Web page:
Restaurants & Dining


You may think nothing of a box of frozen White Castle sliders or a Taco Bell dinner kit in the grocery aisle—fast-food signature dishes that shoppers can re-create at home. Yet Chick-fil-A's announcement on Monday that it will begin testing meal kits is something different altogether.

As in many industries, there is a gap between consumer expectations and business execution for restaurants. Operators are often slow to adopt new technologies and those that they've implemented aren't always satisfactory. A February 2018 survey by BRP and Windstream Enterprise found that restaurant operators met consumer expectations on only two factors: mobile payments and free Wi-Fi.

Mobile checkout is shaping up to be a big theme in 2018, but some restaurants are implementing digital kiosks in addition to offering mobile ordering apps. It's just one more option for customers to choose from in an increasingly consumer-focused world.

Ordering meals is much more common among younger consumers, a survey finds, but even they don't do it too often.

Bareburger and La Colombe aren’t household names like McDonald’s and Starbucks, but these niche brands are strong social performers, a new study finds.

Restaurants struggled in 2017 as high menu prices kept many diners away. Here's what they learned, in three charts.

The restaurant industry continued to see traffic declines in November, according to new data from TDn2k, while same-store sales were essentially flat, signaling that the industry hasn't really stemmed a long decline.

Justin Unger, director of digital marketing and innovation at Dunkin' Brands, and Wayne Townsend, president of technology at Epsilon, discuss the building blocks of a successful, modern loyalty program.

The long slump facing the restaurant industry is showing no sign of easing. High menu prices are a key factor that's keeping diners away.

US restaurant same-store sales fell 2.8% in July, extending a skid that has lasted more than a year. Why can't consumers work up a healthier appetite for restaurant meals?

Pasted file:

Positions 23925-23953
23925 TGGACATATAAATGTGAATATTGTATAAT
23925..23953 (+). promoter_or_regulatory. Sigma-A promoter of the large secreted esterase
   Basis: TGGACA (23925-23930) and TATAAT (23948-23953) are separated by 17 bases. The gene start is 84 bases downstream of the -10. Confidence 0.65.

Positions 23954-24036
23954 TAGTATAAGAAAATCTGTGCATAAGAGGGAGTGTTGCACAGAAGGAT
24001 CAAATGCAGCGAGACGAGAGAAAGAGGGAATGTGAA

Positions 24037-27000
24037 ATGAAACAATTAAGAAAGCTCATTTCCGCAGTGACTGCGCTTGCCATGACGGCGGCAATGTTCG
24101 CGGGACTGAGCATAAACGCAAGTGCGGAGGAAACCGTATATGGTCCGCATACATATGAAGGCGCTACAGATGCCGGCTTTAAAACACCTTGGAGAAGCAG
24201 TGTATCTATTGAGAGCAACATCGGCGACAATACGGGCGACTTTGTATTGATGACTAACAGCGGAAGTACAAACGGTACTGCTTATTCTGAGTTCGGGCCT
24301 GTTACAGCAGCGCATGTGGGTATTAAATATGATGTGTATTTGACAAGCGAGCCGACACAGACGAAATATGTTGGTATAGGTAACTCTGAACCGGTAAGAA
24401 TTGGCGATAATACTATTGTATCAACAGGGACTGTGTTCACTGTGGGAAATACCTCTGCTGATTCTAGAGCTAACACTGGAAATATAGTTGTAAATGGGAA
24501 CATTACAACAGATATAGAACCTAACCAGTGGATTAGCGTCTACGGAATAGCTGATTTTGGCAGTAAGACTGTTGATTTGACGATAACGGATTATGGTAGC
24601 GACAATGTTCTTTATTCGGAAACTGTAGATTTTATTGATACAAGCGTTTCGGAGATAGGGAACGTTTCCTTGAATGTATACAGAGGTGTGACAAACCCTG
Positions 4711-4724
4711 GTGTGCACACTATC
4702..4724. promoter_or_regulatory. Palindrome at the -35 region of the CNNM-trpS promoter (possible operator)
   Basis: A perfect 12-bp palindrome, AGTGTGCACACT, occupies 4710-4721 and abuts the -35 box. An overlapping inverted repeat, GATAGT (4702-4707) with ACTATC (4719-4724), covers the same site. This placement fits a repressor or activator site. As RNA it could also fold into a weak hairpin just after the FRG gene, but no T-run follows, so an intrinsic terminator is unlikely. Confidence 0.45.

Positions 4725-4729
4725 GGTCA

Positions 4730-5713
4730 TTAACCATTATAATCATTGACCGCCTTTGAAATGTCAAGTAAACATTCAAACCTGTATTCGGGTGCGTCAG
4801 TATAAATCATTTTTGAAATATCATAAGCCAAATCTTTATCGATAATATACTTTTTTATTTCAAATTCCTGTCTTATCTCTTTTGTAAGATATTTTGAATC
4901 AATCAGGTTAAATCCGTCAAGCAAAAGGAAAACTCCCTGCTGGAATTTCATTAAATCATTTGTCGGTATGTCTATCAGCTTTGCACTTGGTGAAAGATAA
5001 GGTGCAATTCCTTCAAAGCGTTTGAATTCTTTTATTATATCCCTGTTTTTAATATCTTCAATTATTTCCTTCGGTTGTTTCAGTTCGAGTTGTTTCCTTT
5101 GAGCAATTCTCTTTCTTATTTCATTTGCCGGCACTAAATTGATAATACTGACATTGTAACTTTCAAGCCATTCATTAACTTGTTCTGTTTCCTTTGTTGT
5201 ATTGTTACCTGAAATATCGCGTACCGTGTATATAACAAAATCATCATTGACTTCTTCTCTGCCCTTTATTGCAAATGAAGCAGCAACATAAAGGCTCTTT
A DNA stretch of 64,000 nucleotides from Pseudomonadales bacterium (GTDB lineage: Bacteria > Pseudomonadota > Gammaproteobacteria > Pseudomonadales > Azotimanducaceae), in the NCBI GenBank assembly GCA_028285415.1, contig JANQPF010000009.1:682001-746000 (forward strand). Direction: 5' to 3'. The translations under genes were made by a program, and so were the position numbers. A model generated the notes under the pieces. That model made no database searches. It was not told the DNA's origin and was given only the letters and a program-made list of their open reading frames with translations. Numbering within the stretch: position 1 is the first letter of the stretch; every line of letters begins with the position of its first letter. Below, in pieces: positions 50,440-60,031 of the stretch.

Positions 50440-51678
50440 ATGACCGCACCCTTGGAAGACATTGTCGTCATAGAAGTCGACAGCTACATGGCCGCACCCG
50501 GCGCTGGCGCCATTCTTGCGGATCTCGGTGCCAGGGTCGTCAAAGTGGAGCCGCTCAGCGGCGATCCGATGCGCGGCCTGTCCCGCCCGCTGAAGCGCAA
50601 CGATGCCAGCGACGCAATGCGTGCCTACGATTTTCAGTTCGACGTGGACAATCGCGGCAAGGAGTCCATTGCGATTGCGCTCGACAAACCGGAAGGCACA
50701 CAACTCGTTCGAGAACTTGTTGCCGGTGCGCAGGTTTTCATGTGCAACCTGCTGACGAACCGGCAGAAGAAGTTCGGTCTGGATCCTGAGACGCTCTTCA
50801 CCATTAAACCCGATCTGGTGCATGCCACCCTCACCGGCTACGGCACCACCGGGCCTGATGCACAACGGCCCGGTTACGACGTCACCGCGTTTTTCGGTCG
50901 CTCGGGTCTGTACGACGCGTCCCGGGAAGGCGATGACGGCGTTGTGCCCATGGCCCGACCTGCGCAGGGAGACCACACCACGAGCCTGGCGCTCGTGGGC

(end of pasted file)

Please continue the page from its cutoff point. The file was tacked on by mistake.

Thanks to the proliferation of on-demand services, digital food delivery is easier than ever. Depending on where you live, you might have multiple options for online ordering: Caviar specializes in local restaurants that wouldn’t necessarily deliver otherwise, Grubhub is adding quick-service partners like Subway and White Castle, and McDonald's uses UberEats.

Katherine Debicki, senior marketing manager of media, digital and ecommerce at KFC Canada, discusses how the brand is looking beyond demographic boxes to target millennials based off their interests.

Fewer people say offerings like online ordering and digital menus influence where they’re going to eat, according to a recent study from consulting firm AlixPartners.

TV spots and print coupons are commonplace in the restaurant industry, and consumers are accustomed to—and even prefer—those types of promotions.

More consumers are turning to technology to help them figure out where and what to eat.

The restaurant industry may be at the point of finally turning the corner after a long slump, but don't look for traditional restaurant solutions to drive the turnaround.

A survey of US internet users found that roughly half have downloaded a restaurant's mobile app. But they're not necessarily using it to pay for food or track an order. Many just want a menu and a discount.

The success of mobile and other digital loyalty programs at Starbucks, Dunkin' Donuts, Panera Bread and Domino's Pizza has caught the restaurant industry's attention. The stakes are high, with customer traffic and sales showing worrisome declines.

China’s food delivery market leader Ele.me has already secured the backing of Alibaba. Now it looks to close out the competition by buying Baidu’s platform.

There are still consumers who vow that they won't eat at McDonald's clan, but the fast-food giant appears to be pleasing an ever-larger number of palates.